About Us

Mission & Vision

The vision of the OASIS lab is to advance the field of risk science addressing the complex global challenges related to the resiliency and sustainability of our sociotechnical systems. The overarching research mission is to better understand, assess, characterize, communicate, manage, and govern risk of the complex societal problems, from both theoretical and practical perspectives. Our research team intends to accomplish this mission through a) development of quantitative models examining systemic/stochastic impacts of various chronic/acute shocks on sociotechnical systems, b) the development of risk-informed decision models, and c) the investigation of cost-effective adaptation measures to advance the resilience and sustainability of our communities and the critical infrastructure systems.

The major research contributions of the OASIS lab fall into three broad overarching domains:

  1. 1. advancing resilience of critical infrastructure systems;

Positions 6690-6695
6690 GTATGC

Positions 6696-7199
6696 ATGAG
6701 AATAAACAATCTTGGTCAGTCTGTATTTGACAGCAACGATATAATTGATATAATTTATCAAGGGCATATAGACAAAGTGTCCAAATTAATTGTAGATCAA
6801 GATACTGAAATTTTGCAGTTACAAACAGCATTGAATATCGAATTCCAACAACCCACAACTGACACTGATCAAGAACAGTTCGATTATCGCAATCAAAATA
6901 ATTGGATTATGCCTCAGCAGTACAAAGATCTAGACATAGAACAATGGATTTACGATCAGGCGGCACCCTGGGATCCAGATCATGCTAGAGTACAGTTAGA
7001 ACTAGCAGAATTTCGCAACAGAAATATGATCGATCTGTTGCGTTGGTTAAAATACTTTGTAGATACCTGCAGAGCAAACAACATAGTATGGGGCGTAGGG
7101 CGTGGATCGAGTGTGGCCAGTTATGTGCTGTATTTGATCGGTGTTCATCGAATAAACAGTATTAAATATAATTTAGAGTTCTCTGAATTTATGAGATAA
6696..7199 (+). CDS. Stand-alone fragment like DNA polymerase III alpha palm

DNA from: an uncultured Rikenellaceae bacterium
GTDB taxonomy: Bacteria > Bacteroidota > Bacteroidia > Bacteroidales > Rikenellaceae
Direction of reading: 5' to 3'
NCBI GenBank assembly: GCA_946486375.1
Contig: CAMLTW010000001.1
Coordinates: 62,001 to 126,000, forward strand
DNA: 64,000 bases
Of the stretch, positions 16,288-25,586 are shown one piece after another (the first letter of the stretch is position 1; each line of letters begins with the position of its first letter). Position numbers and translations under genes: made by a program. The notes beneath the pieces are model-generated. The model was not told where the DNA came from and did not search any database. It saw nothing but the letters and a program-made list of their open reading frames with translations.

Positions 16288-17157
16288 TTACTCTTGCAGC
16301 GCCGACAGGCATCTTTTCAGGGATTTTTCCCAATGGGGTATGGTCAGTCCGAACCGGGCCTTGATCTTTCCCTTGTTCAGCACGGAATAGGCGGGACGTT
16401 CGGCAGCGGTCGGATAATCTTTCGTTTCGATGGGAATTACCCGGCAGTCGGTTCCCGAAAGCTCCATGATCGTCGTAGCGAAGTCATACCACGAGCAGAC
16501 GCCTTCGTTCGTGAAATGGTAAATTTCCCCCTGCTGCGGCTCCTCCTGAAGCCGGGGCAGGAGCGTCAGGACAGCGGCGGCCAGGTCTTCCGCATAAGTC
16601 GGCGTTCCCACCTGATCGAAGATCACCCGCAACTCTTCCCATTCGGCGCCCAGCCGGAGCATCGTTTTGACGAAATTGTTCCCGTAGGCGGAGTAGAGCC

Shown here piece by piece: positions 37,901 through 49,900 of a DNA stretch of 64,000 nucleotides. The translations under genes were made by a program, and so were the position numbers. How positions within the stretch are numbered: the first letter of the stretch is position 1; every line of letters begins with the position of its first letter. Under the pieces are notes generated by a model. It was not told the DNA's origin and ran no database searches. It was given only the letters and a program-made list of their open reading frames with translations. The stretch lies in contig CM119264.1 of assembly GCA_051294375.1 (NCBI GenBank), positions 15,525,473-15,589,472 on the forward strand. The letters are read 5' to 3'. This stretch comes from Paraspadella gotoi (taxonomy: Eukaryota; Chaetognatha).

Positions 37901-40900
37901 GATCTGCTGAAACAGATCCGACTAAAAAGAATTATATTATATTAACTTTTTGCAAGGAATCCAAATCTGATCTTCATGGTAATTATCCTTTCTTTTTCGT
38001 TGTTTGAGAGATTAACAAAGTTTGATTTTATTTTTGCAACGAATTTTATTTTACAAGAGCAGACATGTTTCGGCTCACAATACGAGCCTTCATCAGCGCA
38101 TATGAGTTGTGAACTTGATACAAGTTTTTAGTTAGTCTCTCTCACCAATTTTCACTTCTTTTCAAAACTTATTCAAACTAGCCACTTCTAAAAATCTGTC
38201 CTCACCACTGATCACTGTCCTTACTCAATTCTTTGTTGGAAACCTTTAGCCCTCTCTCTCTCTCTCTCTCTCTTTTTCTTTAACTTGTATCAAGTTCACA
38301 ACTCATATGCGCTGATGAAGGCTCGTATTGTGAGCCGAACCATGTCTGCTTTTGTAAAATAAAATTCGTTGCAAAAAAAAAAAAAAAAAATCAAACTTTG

2. 2. studying community-level socioeconomic disparities under extreme events
  3. 3. investigating health inequities and social justice issues.

Research Domains

Health Inequities & Social Justice Issues

In the era of data evolution, when there is an increasing availability of big data along with a growing effort from scientific communities to improve data sharing, the importance of leveraging advanced statistical and machine learning algorithms to uncover trends, and patterns and make predictions for different aspects of the health inequities and social injustice issues considering deep uncertainties of the future cannot be overstated.

disproportionate hazard impacts on communities

The disproportionate and unequal risks that climate change has on communities that are least able to anticipate, cope with, and recover from adverse impacts are projected to increase. To that end, understanding and quantifying how vulnerable populations are disproportionately impacted by extreme events and how to optimally allocate resources to minimize such effects is of utmost importance.

Resilience of critical infrastructure systems

This domain primarily focuses on the accurate modeling of critical infrastructure systems (CIS) vulnerability under incomplete information, energy demand prediction for efficient grid management under climate change, and modeling the complex interactions between the electricity distribution systems and natural hazards.